How the Copy Became the Prototype, or: How China-Out-Wested the West and Saved Modernity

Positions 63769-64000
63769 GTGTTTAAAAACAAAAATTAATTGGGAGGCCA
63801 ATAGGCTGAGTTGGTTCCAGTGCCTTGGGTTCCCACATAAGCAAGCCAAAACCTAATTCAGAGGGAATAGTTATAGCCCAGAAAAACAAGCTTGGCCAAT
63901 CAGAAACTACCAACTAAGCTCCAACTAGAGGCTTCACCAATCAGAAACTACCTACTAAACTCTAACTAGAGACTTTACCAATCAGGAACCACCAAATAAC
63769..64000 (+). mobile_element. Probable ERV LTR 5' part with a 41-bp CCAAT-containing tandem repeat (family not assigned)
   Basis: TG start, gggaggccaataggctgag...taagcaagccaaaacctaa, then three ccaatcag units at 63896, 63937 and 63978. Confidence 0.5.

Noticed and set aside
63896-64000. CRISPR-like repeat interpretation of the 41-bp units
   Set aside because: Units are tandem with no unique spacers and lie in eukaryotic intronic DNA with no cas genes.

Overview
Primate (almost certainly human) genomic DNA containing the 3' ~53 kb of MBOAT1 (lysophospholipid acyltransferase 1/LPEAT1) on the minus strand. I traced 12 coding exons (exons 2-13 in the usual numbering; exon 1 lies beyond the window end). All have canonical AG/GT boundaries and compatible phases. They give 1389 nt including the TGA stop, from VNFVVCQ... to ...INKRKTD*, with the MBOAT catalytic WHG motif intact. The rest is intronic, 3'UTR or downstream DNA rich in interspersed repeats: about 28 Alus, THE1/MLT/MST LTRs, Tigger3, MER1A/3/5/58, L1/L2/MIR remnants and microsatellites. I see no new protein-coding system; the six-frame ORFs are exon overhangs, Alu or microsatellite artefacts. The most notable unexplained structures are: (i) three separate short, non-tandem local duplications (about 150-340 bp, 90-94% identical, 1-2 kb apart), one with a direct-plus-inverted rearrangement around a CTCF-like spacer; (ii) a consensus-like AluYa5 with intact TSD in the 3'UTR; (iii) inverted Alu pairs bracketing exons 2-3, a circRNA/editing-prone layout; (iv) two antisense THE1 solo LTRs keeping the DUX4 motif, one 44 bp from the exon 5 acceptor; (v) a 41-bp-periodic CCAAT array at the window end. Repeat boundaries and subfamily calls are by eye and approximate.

This chapter details the making of a “new” China. It demonstrates how a growing distrust of modernist ideals of progress in the broader tech and design imagination following the financial crisis of 2007–2008 found expression in shifting engagements with China. Specifically, the chapter focuses on how a series of influential actors, entangled with Western networks of investment, open source hardware, the arts, and design, turned to Shenzhen to make sense of technology's broken promises and partially redeem them. They portrayed China through colonial tropes of othering, framing its alleged backwardness, its associations with fake and copycat, as an opportunity space, to be celebrated for its difference. As technology was increasingly disassociated from its promise of modern progress, a new concern arose — that of the ethics and morality of the designer and engineer. Ultimately, Shenzhen was framed as a laboratory of exuberant scale that enabled the prototyping of a moral designer and engineer self who could claim to recuperate technological promise.
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